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Articles September - October 2023

Capturing The True Essence Of Sound New!

From Lewitt Audio's Pure Tube Microphone to Sennheiser's Profile USB Microphone, these studio microphones offer precise audio quality to the users and deliver crisp, clear sound. read more

Articles September - October 2023

Photo Feature: Studio Showcase New!

From A.R. Rahman's studio in Mumbai to composer Raag Sethi's first Dolby-compliant studio in Gujarat, PALM Expo Magazine's Studio Showcase features the latest studios in India. read more

Articles September - October 2023

Mastering The Art Of Sound With Donal Whelan New!

Whelan talks to the PALM Expo Magazine Team and discusses his foray into the world of mastering, his unique experience at the PALM Conference 2023, and more. read more

Articles September - October 2023

Nx Audio Celebrates Two Decades Of Pro Audio Journey New!

Nx Audio completes 20 years of delivering pro audio products for the Indian pro sound industry. Read about Nx Audio's journey over the last two decades. read more

Articles September - October 2023

Mumbai Studio Explores New Verticals With Genelec Monitors New!

The combination of Genelec Smart Active Monitors and digital audio interface delivered an ideal monitoring solution for BOING Recording Studios. read more

Articles September - October 2023

IRAA Awards 2023: Jury Reflections New!

Read about IRAA Jury's perspective on the bigger questions in the music industry - AI for music production, the status of mega consoles, & emerging trends in sound recording & mixing. read more

Articles September - October 2023

Gray Spark Audio Opens New Studio For Academy Students New!

PALM Expo Magazine Team talks to Ronak Runwal to explore how the newly-designed Studio D is poised to become a recording haven for the academy students. read more

Articles September - October 2023

Firdaus Studio: Building A Sonic Paradise For Recording Artists New!

The Firdaus Studio by A.R. Rahman stands as a beacon of innovation in the music production industry. PALM Expo Magazine explores the making of the musical maestro's magnus opus in the recording landscape. read more

Articles September - October 2023

Naveen Deshpande Elevates Stand-Up Comedy with Bespoke Lighting Designs New!

Naveen Deshpande, a renowned lighting designer, made heads turn through his recent collaboration with India's leading stand-up comedian, Zakir Khan, during the latter's international tour. read more

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The Rise of Indie Labels

by Abhimanyu Malhotra, The Sonic Arts Co.

My previous column was an insight into how the music industry adapted to the fallout of the pandemic and how we navigated such new and turbulent waters. And now, as we start assimilating to this ‘new normal’, we are seeing certain trends across our industry that have developed over the past few months. The sheer amount of talent in this country, across genres or skill level, has been hard at work while stuck at home, and this is reflected through the amount of content that has been created and released over the past few months. It is without a doubt that India is a goldmine of musical talents just waiting to be discovered, but the flip side of that coin is that a massive percentage of this talent pool still goes undiscovered and unappreciated. There is still tremendous opportunity in breaking new artists and giving them the necessary resources, knowledge and guidance in order to establish themselves and build a following, and the pattern we have seen over the past few months is the emergence of music labels that aim to fill this very gap in the industry and take advantage of this ripe opportunity.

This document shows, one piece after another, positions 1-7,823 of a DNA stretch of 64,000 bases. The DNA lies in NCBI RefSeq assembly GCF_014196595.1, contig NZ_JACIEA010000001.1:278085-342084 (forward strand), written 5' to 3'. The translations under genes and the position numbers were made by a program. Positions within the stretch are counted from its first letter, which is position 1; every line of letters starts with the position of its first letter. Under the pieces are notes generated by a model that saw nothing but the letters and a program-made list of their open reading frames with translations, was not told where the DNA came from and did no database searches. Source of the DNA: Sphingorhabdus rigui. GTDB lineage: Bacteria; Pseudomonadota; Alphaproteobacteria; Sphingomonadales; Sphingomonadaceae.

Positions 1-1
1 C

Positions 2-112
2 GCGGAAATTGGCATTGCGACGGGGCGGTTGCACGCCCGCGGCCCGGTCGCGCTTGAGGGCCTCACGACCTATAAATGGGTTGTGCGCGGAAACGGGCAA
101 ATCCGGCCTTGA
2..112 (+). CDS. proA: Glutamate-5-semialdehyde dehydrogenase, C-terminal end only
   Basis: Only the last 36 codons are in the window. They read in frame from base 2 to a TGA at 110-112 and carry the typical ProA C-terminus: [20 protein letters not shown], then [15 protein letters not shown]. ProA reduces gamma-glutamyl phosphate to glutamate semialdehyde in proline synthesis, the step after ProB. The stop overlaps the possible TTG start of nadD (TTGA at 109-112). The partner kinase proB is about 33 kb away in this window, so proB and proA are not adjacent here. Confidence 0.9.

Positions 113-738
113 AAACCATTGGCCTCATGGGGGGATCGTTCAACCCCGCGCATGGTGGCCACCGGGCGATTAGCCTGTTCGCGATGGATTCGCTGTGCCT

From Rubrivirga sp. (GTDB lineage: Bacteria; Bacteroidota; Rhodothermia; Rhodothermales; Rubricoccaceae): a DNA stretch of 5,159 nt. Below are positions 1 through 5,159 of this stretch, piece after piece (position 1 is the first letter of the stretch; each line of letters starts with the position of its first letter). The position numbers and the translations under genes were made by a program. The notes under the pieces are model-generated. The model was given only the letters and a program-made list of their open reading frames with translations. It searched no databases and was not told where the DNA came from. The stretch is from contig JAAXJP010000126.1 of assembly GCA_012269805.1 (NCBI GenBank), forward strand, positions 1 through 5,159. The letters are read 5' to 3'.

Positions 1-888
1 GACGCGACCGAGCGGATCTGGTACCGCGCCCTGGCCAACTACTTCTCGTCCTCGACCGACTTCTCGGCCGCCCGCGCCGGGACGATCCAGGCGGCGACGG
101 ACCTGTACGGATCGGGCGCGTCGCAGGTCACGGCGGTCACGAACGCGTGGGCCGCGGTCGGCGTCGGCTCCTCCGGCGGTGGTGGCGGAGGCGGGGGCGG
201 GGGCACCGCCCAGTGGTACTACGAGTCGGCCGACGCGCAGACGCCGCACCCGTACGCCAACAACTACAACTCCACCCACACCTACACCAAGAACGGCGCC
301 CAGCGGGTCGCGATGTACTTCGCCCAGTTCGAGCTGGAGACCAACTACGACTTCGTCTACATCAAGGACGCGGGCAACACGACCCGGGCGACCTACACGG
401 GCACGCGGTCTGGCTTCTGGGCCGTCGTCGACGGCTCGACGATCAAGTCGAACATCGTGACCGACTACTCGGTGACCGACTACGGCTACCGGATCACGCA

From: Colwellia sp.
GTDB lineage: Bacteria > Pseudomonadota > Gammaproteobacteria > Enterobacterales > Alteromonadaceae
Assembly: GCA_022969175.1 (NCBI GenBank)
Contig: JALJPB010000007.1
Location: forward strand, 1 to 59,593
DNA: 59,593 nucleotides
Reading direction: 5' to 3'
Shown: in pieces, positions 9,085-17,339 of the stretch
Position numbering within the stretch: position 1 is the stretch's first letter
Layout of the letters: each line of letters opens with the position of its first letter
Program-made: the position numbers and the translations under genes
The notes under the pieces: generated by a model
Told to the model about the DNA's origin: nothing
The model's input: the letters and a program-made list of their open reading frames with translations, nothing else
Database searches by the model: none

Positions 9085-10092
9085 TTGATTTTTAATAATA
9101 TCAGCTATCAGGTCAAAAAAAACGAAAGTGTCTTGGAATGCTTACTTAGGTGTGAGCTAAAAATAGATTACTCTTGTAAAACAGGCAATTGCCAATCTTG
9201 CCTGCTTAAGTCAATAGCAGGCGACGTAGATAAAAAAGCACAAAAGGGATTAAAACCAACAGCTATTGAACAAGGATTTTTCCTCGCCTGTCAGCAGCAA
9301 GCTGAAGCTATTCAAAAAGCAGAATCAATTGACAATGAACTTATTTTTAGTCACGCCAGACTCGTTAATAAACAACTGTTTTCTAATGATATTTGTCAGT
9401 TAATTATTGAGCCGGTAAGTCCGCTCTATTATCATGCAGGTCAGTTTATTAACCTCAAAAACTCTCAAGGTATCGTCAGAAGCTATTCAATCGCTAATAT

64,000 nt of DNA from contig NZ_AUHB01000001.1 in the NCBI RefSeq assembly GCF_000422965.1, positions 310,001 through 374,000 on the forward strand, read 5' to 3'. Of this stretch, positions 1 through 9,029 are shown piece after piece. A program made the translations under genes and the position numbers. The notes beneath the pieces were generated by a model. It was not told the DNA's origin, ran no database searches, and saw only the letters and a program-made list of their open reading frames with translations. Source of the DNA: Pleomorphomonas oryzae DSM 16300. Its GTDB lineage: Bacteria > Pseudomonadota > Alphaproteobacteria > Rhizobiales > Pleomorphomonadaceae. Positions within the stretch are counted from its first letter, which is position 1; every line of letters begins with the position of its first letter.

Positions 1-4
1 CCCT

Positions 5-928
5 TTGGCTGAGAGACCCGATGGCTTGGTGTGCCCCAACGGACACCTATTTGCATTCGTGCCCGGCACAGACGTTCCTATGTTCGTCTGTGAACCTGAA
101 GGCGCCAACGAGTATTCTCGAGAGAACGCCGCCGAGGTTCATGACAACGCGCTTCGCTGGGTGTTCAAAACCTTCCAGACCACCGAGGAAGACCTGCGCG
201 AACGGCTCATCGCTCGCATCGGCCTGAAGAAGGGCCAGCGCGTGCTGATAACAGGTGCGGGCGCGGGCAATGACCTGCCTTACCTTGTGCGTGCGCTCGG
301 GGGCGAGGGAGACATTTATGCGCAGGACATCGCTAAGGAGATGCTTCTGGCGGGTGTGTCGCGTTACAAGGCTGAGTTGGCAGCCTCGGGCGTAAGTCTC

Let us first look at the role of a music label and how it has transformed over the years. Traditionally, a label was responsible for producing the artist’s sound, marketing and distributing a physical product (CD or cassette tape) and setting up tours. They were seen as the backbone for an artist’s career, but signing with a label did come with it’s own set of drawbacks. Labels had a tendency to push their commercial agendas over artistic vision, take advantage of royalty monetisation, and there are countless artists that were locked into contracts that were detrimental to their music and careers. Thanks to technology and the advent of social media, the roles that label was supposed to fulfil have now become decentralised. The artist gained power and could engage with all these roles in a direct manner, executing their vision as they pleased. Nowadays, digital distributors offer 100% royalties to artists and platforms such as Instagram and Google Ads are massively utilised for music marketing by individuals. Access to producing music has become cheaper, no longer requiring million dollar studios, and has become prosumer facing (where you don’t require technically advanced professional gear in order to create a piece of music and multi-million dollar music hits are being produced and written on iPhones and Apps such as GarageBand). This decentralisation has transformed the traditional roles played by a label, but a key component left behind is the element of moulding an artist, and the artist’s sound. The ability to take raw talent and mould it into something world-class is not as easy to replicate, and this producer role has been a missing key element all along. It is a vital role that determines the overall quality of the music landscape, and pushes the bar higher not just for individual artists, but for audiences as well.